We’ve been dreading making this announcement, but with fawn season fast approaching and the new rules becoming official today, we’ve unfortunately got to break this upsetting news.
We (and other rehabilitators in Tennessee) will no longer be allowed to to rehabilitate deer under any circumstances. This is true regardless of the deer’s age, condition, or location within the state. We know this sucks, but our state officials made these decisions with careful consideration for the animals’ welfare and the prevention of disease.
Ultimately, the main reason for this rule is that we’ve been seeing skyrocketing rates of chronic wasting disease, or CWD, which first entered the Western side of the state and is slowly inching eastward. CWD is a very serious disease that causes immense suffering to the deer and could harm their populations or even begin infecting our wild elk and domestic livestock if it doesn’t become contained. Transporting fawns across counties— or worse, across entire regions of the state— may seem like the compassionate thing to do in the moment, but the reality is that it has been spreading disease, and not doing much to help the deer.
Another issue is that many rehabilitators in Tennesee and elsewhere haven’t been able to get them as wild as they need to be. Deer that have been hand-raised by humans will often walk right up to hunters, putting themselves in danger. They can even be dangerous to humans— deer that have lost their fear of people may attack us when in rut.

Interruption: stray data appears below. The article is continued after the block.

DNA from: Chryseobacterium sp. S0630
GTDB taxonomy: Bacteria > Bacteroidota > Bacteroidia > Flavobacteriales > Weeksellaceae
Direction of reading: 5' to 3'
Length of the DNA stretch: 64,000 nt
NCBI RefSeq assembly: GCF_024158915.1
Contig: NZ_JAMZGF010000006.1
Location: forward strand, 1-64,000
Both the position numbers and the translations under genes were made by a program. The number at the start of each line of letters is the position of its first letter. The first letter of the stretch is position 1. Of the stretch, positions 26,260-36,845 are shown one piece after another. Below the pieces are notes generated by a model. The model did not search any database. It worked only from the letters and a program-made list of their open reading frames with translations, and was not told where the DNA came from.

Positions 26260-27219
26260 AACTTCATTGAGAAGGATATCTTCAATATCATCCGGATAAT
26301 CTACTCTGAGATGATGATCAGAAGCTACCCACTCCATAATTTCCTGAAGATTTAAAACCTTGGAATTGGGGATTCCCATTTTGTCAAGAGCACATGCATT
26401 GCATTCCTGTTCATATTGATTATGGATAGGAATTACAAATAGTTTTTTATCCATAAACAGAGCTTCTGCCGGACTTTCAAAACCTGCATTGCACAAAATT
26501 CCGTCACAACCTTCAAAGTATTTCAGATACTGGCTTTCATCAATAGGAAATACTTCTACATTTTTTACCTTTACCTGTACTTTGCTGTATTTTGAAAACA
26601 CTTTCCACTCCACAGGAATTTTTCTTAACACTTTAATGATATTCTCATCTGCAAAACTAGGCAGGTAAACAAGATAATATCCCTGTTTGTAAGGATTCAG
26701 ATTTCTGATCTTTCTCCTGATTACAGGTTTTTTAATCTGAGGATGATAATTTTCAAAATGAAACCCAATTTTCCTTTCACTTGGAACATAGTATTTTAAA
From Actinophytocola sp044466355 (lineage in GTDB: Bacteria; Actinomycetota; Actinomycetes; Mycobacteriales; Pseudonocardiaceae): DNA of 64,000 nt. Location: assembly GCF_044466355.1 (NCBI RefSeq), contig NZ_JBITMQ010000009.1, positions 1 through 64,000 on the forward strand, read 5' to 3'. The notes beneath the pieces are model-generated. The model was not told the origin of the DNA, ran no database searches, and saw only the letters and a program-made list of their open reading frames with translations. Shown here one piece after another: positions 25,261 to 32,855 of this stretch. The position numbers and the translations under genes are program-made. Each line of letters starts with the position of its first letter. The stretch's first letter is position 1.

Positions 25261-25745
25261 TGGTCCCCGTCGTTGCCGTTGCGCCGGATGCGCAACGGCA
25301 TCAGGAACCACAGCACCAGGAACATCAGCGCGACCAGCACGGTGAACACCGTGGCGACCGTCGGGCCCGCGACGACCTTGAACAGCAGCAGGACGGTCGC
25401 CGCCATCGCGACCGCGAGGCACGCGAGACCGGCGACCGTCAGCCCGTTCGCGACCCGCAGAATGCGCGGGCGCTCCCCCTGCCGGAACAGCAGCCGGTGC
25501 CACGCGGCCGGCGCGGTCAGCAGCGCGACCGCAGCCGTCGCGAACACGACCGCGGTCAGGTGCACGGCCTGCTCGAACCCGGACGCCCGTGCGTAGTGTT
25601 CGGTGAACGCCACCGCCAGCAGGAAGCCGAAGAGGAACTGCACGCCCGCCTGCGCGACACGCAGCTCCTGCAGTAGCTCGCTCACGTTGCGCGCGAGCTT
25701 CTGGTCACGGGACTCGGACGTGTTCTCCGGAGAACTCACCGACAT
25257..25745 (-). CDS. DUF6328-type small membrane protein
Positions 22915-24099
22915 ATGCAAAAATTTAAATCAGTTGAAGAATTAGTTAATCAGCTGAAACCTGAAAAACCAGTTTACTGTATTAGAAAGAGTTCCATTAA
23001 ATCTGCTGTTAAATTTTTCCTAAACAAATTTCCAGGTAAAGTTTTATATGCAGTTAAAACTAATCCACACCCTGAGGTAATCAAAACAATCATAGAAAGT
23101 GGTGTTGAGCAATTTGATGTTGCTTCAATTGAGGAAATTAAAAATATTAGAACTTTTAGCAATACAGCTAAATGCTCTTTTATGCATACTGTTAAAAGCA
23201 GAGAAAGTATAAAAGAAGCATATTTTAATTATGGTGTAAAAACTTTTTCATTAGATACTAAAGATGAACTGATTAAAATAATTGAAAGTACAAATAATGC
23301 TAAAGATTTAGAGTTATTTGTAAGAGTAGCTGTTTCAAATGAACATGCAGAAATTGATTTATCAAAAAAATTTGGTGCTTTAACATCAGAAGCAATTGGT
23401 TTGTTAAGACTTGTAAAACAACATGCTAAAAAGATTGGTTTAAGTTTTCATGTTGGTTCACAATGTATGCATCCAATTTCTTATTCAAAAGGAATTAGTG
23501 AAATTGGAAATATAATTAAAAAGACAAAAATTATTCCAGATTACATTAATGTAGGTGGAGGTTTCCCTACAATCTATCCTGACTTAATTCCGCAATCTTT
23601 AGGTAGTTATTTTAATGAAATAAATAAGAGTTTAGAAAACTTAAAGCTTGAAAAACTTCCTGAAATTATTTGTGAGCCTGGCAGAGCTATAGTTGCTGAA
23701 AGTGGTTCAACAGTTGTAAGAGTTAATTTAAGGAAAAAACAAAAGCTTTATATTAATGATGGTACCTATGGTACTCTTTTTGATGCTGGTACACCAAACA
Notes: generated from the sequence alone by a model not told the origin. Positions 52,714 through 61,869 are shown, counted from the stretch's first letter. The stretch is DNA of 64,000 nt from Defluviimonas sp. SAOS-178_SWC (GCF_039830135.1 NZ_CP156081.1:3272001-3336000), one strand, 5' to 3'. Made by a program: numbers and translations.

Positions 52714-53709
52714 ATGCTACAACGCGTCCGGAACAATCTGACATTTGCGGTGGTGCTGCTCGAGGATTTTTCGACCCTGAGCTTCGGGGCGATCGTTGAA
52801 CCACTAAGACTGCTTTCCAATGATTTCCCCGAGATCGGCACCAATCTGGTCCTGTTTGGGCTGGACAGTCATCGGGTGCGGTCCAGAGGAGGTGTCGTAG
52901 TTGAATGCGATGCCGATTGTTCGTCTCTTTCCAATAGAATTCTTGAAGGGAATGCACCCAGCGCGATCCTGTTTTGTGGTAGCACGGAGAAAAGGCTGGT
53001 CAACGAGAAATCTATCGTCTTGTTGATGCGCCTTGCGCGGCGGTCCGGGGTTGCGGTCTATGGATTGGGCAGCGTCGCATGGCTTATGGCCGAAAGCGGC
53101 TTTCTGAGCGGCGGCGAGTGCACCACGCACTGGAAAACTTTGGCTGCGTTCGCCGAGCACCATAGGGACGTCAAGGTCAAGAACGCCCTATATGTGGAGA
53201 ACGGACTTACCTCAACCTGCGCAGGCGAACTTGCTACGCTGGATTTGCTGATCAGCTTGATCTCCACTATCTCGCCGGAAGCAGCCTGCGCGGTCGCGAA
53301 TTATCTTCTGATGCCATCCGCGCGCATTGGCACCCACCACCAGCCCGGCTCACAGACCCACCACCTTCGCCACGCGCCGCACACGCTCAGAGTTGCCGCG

This doesn’t mean there’s no hope at all for deer in need. Nearly all adult deer are hardy and resilient and can survive very serious injuries without our help. Nearly all fawns who appear to be orphaned are actually just fine, and have a mother who is returning soon. It’s more important than ever to simply leave these animals alone.
Even when a fawn is a true orphan, all hope is not lost. Deer are incredibly loving mothers who will frequently adopt unrelated orphans. Many truly orphaned fawns will get adopted if they’re simply left alone. A few may not make it, but that’s not always such a terrible thing, either. Grim as it may be, many of our native predators depend on fawns as a food source and need them as prey, in order to raise their own families.
Please leave deer alone in Tennessee even if they are alone or appear to be in distress. Their only chance of survival, now, depends on us giving them space.